Cover image for Raymond Williams, writing, culture, politics
Title:
Raymond Williams, writing, culture, politics
Author:
O'Connor, Alan.
Personal Author:
Publication Information:
Oxford, UK ; New York, NY, USA : Basil Blackwell, 1989.
Physical Description:
xi, 180 pages ; 24 cm
General Note:
Includes index.
Language:
English
ISBN:
9780631165880

9780631165897
Format :
Book

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PR6073.I4329 Z85 1989 Adult Non-Fiction Central Closed Stacks-Non circulating
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Reviews 2

Choice Review

Raymond Williams (d. 1988) was one of the truly significant politico-intellectual figures in postwar Britain, a committed and humane socialist whose work in the field of criticism represents a model to be emulated by leftist thinkers throughout the English-speaking world. In this brief study, O'Connor succeeds in elucidating the sociocultural and historical contexts within which Williams's work and ideas have emerged, and in separating out for discrete analysis some of the threads that make up the distinctive and layered web of Williams's understanding. These include the concepts of "knowable community," "complex seeing," and "structure of feeling." As Terry Eagleton points out in his abbreviated but penetrating foreword, Williams's work is marked by its insistence on complexity, relationality, and heterogeneity. Useful though O'Connor's general commentary is, his book will be turned to most frequently for its superb, extended bibliography of writings by and about Williams. A useful acquisition for students at graduate and upper-division undergraduate levels. N. F. Lazarus Brown University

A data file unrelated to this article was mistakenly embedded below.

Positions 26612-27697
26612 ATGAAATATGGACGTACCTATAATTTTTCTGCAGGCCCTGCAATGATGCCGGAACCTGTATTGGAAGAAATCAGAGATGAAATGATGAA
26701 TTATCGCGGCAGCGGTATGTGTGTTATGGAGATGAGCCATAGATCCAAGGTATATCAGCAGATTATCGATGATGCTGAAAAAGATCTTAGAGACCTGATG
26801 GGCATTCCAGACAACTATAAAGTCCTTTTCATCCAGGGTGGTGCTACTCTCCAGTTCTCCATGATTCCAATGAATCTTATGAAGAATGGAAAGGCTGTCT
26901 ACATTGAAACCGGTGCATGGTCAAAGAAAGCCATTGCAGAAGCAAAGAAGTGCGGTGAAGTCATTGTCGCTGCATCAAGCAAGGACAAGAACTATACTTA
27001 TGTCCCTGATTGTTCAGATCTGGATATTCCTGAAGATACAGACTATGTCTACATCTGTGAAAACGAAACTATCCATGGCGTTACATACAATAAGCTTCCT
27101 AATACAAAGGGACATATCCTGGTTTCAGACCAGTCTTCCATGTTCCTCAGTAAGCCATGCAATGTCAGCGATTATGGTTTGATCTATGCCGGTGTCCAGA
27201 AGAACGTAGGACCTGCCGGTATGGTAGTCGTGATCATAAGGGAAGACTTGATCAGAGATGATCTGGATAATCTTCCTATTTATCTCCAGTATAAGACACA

Choice Review

Raymond Williams (d. 1988) was one of the truly significant politico-intellectual figures in postwar Britain, a committed and humane socialist whose work in the field of criticism represents a model to be emulated by leftist thinkers throughout the English-speaking world. In this brief study, O'Connor succeeds in elucidating the sociocultural and historical contexts within which Williams's work and ideas have emerged, and in separating out for discrete analysis some of the threads that make up the distinctive and layered web of Williams's understanding. These include the concepts of "knowable community," "complex seeing," and "structure of feeling." As Terry Eagleton points out in his abbreviated but penetrating foreword, Williams's work is marked by its insistence on complexity, relationality, and heterogeneity. Useful though O'Connor's general commentary is, his book will be turned to most frequently for its superb, extended bibliography of writings by and about Williams. A useful acquisition for students at graduate and upper-division undergraduate levels. N. F. Lazarus Brown University